Imagine you want to create a user-moderated news service like digg.com that operates on SMS. On the neutral Internet, you rent a Web server ($7-$100 per month to start), register your name, and start programming. Total time required: less then two hours in most cases. But getting a service on the non-neutral US cell phone network would be a little different:
The next step is satisfying the requirements of the cell phone companies. Many of these steps, such as requiring affirmative opt-in before a subscription can start, are not burdensome, and serve to protect the carriers' customers. Others, however, border on ludicrous. Requirements vary by carrier, but some prohibit operators from offering games or sweepstakes, or require that subscription periods can only be monthly: not daily, weekly, or yearly. Others require that content, such as ringtones, be locked so users can't forward them from their phones to their friends' phones.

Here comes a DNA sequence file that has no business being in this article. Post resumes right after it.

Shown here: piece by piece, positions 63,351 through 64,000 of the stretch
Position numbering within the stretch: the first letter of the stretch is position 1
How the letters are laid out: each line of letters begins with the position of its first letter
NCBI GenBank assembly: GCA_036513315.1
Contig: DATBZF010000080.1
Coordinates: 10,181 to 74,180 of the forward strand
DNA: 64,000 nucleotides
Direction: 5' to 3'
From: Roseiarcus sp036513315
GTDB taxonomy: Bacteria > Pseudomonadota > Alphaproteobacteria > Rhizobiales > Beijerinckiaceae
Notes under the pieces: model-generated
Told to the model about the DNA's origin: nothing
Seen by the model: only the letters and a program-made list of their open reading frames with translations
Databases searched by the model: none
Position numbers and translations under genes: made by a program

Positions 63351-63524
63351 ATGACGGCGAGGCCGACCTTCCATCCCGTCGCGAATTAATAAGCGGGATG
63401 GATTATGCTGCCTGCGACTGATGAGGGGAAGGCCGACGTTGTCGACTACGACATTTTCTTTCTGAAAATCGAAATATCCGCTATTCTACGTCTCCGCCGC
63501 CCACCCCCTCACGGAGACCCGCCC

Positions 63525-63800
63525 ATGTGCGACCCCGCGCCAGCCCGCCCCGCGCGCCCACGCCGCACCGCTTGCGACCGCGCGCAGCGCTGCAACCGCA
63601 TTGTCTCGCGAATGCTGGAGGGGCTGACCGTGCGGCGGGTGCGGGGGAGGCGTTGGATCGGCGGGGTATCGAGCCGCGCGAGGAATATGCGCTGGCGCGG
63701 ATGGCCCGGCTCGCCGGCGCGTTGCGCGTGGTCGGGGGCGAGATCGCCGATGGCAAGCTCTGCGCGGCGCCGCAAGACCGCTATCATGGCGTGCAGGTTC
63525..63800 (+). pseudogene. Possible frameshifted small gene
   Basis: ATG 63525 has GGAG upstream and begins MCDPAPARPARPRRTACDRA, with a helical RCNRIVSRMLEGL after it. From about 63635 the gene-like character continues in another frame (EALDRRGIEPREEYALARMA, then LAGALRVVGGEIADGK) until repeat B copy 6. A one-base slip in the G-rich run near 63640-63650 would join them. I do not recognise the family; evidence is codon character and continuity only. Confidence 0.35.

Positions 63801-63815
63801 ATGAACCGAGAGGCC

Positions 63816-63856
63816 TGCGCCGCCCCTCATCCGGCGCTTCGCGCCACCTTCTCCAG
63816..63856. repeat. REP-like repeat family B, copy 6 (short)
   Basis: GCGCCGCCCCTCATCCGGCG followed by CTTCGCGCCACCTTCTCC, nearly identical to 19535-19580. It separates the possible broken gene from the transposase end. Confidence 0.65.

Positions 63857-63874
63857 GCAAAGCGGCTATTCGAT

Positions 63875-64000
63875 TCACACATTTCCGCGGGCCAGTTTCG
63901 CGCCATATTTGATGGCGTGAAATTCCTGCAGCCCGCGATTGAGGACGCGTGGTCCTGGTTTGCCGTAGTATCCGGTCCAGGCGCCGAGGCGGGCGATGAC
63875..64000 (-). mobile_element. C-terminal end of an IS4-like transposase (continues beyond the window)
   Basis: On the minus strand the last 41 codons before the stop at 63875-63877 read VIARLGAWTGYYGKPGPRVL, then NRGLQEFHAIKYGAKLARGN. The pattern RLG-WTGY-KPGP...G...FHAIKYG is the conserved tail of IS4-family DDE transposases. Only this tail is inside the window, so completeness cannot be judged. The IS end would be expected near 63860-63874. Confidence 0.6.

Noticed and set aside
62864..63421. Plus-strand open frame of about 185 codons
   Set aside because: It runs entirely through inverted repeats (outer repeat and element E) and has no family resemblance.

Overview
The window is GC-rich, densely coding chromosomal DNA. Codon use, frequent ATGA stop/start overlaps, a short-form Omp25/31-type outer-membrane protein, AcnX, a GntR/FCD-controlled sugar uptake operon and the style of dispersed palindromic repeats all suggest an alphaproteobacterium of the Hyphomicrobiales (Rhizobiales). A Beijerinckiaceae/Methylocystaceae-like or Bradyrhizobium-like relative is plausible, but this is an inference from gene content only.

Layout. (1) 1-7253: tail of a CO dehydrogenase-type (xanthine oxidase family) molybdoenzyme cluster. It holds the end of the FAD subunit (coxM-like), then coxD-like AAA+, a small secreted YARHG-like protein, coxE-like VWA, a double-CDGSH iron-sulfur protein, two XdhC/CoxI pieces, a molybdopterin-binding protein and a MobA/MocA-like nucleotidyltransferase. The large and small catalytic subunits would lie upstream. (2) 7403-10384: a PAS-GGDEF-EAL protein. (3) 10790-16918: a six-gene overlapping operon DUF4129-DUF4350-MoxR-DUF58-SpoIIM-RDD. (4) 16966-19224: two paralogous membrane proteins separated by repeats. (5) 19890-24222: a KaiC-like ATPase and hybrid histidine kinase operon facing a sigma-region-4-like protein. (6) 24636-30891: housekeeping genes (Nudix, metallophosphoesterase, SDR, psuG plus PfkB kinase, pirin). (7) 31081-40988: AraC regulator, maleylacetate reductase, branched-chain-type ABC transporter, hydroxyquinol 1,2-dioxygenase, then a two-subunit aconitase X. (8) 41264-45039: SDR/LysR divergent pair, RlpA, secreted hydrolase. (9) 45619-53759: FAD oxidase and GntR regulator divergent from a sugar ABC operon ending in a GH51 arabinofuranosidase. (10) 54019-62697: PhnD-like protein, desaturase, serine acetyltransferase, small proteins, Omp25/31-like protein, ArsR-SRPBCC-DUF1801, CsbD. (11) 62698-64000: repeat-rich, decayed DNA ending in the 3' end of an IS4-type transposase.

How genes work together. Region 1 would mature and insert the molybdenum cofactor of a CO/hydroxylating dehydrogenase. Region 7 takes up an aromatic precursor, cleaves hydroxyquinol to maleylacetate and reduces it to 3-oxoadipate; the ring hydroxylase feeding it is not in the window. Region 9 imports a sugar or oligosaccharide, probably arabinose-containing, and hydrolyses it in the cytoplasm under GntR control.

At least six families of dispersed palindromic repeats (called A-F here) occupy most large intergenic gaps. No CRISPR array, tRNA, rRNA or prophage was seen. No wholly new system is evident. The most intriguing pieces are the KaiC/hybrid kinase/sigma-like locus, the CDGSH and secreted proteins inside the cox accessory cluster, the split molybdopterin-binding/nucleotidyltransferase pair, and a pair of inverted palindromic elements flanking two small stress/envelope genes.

In practical terms, you'd never get approval for your brand new peer-mediated news service. Even if you were able to set up filters to block images and bad words, you'd still be sunk: Verizon prohibits "un-moderated chatting, flirting and/or peer-to-peer communication services."
Even if you could slip your service past the censors, you would already have been set back eight weeks and many thousands of dollars -- and this is just the beginning. Next, the carrier will charge you a fee (a few cents, typically) for every message you send to your users, and charge your users to receive your messages -- and charge them to send you messages. Just imagine where craigslist.org would be if it had to pay a few cents every time someone browsed an ad, and you had to pay as well. It's no wonder SMS services are overpriced and haven't grown beyond a niche market for ringtones and horoscopes.And along a similar line: Sidewalk Neutrality
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